BACKGROUND: Thrombolysis is a dynamic and time-dependent process influenced by the haemodynamic conditions. Currently there is no model that allows for time-continuous, non-contact measurements under physiological flow conditions. The aim of this work was to introduce such a model.\n\nMETHODS: The model is based on a computer-controlled pump providing variable constant or pulsatile flows in a tube system filled with blood substitute. Clots can be fixed in a custom-built clot carrier within the tube system. The pressure decline at the clot carrier is measured as a novel way to measure lysis of the clot. With different experiments the hydrodynamic properties and reliability of the model were analyzed. Finally, the lysis rate of clots generated from human platelet rich plasma (PRP) was measured during a one hour combined application of diagnostic ultrasound (2 MHz, 0.179 W/cm2) and a thrombolytic agent (rt-PA) as it is commonly used for clinical sonothrombolysis treatments.\n\nRESULTS: All hydrodynamic parameters can be adjusted and measured with high accuracy. First experiments with sonothrombolysis demonstrated the feasibility of the model despite low lysis rates.\n\nCONCLUSIONS: The model allows to adjust accurately all hydrodynamic parameters affecting thrombolysis under physiological flow conditions and for non-contact, time-continuous measurements. Low lysis rates of first sonothrombolysis experiments are primarily attributable to the high stability of the used PRP-clots.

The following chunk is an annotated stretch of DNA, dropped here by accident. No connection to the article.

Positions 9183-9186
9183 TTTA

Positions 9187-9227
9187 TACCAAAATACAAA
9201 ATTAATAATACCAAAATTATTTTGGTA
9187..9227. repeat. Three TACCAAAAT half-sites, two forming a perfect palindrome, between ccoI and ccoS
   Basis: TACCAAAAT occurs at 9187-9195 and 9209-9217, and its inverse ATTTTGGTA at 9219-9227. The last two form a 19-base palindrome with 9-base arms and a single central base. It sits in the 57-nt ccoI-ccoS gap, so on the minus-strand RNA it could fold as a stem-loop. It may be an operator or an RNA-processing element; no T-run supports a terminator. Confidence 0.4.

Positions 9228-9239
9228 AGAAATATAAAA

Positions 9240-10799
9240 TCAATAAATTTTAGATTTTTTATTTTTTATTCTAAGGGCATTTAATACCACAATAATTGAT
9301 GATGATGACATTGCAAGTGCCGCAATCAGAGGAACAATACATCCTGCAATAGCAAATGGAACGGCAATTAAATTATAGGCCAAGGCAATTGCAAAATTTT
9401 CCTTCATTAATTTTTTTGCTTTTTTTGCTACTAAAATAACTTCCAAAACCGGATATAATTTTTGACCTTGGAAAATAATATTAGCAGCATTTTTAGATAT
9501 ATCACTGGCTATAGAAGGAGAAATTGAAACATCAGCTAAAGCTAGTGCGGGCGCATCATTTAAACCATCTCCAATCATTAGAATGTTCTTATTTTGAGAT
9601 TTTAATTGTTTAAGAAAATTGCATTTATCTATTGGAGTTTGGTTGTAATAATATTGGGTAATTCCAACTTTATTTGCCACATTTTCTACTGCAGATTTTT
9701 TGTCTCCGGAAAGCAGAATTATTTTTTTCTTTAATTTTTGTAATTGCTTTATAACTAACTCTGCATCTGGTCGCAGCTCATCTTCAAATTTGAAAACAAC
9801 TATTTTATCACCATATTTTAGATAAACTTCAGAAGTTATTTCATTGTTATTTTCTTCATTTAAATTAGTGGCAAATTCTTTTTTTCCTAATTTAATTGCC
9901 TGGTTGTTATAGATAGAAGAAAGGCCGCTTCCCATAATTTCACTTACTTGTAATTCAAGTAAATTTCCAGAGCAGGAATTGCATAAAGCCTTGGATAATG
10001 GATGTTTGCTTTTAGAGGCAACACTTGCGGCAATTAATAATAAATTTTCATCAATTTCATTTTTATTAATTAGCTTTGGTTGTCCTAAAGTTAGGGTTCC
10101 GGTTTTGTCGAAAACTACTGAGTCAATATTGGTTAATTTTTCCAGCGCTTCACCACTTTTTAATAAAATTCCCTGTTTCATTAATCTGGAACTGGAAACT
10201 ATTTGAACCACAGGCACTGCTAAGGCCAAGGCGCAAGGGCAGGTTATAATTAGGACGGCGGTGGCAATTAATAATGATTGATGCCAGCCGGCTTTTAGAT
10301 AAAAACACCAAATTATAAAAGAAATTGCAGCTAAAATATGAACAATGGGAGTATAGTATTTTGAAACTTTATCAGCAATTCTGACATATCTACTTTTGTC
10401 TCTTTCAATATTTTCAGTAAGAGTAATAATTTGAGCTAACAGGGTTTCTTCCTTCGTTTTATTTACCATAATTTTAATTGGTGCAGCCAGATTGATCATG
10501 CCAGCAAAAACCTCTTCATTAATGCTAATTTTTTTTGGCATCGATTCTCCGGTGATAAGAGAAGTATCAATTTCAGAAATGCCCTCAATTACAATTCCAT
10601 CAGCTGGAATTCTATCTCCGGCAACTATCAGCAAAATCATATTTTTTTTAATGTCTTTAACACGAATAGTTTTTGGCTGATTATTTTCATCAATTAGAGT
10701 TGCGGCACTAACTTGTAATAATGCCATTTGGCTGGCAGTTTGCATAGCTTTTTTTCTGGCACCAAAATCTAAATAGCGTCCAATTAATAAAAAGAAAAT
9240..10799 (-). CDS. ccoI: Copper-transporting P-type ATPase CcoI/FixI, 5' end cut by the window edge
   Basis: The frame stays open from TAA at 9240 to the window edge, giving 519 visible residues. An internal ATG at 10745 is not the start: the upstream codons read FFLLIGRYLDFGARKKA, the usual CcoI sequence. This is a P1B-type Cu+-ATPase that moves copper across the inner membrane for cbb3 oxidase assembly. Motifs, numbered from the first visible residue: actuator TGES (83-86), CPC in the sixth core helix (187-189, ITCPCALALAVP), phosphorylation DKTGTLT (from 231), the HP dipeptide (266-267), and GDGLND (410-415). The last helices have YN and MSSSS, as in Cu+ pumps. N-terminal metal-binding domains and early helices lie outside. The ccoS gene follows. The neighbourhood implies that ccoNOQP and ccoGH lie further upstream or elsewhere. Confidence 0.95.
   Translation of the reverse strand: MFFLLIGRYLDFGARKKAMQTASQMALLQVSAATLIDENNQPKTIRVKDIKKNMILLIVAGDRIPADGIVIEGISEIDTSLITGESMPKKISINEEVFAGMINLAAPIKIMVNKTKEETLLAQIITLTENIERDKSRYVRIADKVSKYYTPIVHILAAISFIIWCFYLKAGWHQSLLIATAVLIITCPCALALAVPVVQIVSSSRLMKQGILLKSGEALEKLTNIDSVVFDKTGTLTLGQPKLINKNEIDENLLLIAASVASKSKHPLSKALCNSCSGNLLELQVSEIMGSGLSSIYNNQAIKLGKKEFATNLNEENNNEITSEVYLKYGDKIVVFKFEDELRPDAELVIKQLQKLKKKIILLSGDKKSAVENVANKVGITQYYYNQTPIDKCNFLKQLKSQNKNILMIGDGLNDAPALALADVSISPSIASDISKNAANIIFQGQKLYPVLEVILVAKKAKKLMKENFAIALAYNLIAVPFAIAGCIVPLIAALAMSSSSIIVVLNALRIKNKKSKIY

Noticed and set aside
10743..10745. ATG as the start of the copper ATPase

|Title of host publication||BMC Neurology|
|Publication status||Published - 26.05.2011|